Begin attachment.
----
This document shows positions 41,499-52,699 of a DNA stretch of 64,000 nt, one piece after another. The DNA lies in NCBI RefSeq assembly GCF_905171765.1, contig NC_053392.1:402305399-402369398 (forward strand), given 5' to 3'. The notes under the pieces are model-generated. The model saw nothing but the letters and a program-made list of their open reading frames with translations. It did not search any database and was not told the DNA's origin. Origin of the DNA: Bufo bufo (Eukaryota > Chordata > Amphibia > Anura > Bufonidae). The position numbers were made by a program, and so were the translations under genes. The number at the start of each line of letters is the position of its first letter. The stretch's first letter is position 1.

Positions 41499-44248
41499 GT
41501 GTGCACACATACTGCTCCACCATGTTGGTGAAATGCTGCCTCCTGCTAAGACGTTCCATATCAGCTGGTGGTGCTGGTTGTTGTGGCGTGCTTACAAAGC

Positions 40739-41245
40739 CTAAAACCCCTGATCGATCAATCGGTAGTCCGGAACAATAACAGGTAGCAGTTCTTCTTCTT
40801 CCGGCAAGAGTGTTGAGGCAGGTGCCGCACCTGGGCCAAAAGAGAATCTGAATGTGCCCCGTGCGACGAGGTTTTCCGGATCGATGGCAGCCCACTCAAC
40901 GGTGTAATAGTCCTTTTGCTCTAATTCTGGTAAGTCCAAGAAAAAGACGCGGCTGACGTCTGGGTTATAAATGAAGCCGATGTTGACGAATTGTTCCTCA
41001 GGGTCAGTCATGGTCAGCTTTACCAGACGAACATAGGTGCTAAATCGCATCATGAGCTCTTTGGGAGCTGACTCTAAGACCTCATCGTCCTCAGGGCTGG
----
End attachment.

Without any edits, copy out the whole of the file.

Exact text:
This document shows positions 41,499-52,699 of a DNA stretch of 64,000 nt, one piece after another. The DNA lies in NCBI RefSeq assembly GCF_905171765.1, contig NC_053392.1:402305399-402369398 (forward strand), given 5' to 3'. The notes under the pieces are model-generated. The model saw nothing but the letters and a program-made list of their open reading frames with translations. It did not search any database and was not told the DNA's origin. Origin of the DNA: Bufo bufo (Eukaryota > Chordata > Amphibia > Anura > Bufonidae). The position numbers were made by a program, and so were the translations under genes. The number at the start of each line of letters is the position of its first letter. The stretch's first letter is position 1.

Positions 41499-44248
41499 GT
41501 GTGCACACATACTGCTCCACCATGTTGGTGAAATGCTGCCTCCTGCTAAGACGTTCCATATCAGCTGGTGGTGCTGGTTGTTGTGGCGTGCTTACAAAGC

Positions 40739-41245
40739 CTAAAACCCCTGATCGATCAATCGGTAGTCCGGAACAATAACAGGTAGCAGTTCTTCTTCTT
40801 CCGGCAAGAGTGTTGAGGCAGGTGCCGCACCTGGGCCAAAAGAGAATCTGAATGTGCCCCGTGCGACGAGGTTTTCCGGATCGATGGCAGCCCACTCAAC
40901 GGTGTAATAGTCCTTTTGCTCTAATTCTGGTAAGTCCAAGAAAAAGACGCGGCTGACGTCTGGGTTATAAATGAAGCCGATGTTGACGAATTGTTCCTCA
41001 GGGTCAGTCATGGTCAGCTTTACCAGACGAACATAGGTGCTAAATCGCATCATGAGCTCTTTGGGAGCTGACTCTAAGACCTCATCGTCCTCAGGGCTGG